The question and solution is attached

Kindly eloborate the solution

- Feb 22nd 2011, 09:12 AMmoonnightingaleCan any body explain me this solution of Rayleigh distribution question
The question and solution is attached

Kindly eloborate the solution - Feb 24th 2011, 04:50 AMmoonnightingale
any comments on this plz

- Feb 24th 2011, 08:25 AMchaotic
Since you wanted at leats one comment :)

We are doing this now in class! Well, I can tell you what they are doing generally but I would have to look into it a little more. This is functions of random variables and the technique implored here is the CDF. If you are familiar with the definition of CDF then afterwards it's just integration. What you see being integrated is the pdf of the normal distribution with mean zero and variance sigma^2. Gaussian distribution is the same as normal distribution and because there are two variables x and y, it's a double integral and to solve it it looks like they converted the integral into polar coordinates.

Once I go over my notes I'll be able to tell you exactly what's happening. - Feb 24th 2011, 09:10 AMtheodds
You should ask a more specific question. What part of the solution are you having problems with? The third equality is a polar transformation, if that is the source of confusion. Or perhaps it is the multiple typos in the solution.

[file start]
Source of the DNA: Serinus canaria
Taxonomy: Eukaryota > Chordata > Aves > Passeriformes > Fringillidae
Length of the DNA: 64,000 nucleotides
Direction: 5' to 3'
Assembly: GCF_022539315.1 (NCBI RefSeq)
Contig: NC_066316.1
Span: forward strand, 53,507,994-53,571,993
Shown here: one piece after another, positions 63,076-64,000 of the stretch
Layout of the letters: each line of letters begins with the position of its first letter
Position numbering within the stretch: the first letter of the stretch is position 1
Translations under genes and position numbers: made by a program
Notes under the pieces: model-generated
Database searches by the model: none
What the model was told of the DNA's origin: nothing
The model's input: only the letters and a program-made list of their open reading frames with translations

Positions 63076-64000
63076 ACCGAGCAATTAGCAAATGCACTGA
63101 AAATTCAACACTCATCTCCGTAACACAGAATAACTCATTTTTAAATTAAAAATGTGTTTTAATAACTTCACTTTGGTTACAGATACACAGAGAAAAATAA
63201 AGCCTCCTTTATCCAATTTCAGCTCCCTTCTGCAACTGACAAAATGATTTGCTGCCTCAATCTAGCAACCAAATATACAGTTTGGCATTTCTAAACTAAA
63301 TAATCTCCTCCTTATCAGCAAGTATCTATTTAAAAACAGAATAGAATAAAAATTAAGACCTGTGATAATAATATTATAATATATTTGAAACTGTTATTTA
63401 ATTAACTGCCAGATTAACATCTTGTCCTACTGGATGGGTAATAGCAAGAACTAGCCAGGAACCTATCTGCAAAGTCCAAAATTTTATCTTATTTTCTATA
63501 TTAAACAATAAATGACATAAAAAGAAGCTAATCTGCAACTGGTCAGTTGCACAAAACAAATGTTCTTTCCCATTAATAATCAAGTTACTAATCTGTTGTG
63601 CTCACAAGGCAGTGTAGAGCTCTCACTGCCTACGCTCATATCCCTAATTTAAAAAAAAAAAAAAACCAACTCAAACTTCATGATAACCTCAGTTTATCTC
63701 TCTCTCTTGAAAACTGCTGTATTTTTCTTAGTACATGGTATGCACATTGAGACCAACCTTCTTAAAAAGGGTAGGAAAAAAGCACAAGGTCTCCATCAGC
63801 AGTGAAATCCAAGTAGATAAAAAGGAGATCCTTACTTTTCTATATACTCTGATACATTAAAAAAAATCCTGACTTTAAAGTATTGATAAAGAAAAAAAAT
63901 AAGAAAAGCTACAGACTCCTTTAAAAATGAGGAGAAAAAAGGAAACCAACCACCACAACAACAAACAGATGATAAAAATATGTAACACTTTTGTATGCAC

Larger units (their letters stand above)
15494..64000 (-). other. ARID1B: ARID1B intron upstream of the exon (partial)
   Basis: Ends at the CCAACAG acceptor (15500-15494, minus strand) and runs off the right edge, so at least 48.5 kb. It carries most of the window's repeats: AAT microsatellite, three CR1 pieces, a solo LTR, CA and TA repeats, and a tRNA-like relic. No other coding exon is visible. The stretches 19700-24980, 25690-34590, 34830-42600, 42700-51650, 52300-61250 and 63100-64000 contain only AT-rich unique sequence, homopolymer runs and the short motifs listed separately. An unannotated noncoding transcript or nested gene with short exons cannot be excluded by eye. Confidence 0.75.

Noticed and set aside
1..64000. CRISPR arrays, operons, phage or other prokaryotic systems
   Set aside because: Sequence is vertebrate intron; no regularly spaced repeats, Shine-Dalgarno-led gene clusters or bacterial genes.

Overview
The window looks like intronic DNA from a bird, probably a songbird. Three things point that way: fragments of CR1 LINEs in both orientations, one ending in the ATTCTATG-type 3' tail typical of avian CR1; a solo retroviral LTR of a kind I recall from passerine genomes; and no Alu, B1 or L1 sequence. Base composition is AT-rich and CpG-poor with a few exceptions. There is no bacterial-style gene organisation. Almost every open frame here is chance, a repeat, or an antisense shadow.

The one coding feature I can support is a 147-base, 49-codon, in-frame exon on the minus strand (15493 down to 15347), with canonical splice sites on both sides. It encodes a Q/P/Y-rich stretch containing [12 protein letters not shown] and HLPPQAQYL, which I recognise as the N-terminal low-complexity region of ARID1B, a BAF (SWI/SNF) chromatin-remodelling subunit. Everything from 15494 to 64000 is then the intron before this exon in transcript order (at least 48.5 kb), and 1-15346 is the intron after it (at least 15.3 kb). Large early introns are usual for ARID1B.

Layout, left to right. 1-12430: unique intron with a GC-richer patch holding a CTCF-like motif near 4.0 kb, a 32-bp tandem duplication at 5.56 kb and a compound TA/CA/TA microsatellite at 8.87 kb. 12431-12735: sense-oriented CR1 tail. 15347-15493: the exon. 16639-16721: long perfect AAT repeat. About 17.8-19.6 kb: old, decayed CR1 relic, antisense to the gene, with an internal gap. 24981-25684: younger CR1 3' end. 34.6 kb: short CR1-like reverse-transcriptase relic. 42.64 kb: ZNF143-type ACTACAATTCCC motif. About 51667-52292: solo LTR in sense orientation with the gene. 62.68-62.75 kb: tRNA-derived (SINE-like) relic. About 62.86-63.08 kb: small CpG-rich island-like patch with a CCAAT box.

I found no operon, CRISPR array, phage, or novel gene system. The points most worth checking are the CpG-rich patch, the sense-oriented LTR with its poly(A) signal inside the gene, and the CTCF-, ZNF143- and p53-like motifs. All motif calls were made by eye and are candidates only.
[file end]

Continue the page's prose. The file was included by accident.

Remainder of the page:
This is probably not of much interest, but I feel compelled to say it. $\displaystyle X^2 / \sigma^2$ and $\displaystyle Y^2 / \sigma^2$ are chisquare, so $\displaystyle X^2 + Y^2 \sim \sigma^2 \chi^2_2$ (by independence) which is exponential; square root an exponential to get a Rayleigh and we are done without using calculus :) - Feb 24th 2011, 10:41 AMmoonnightingale
- Feb 24th 2011, 11:50 AMCaptainBlack
If you think of the bivariate normal that you get from a pair of independent zero mean equal variance RV you van think of this as a distribution over the $\displaystyle $$x-y$ plane, which can be rewritten as in polars then your $\displaystyle z=r$. Then the density of $\displaystyle $$z$ comes out of the wash simply from the change of variables, in polars the symmetric bivariate normal distribution is constant as a function of $\displaystyle $$\theta$ and Rayleigh in $\displaystyle $$r$

CB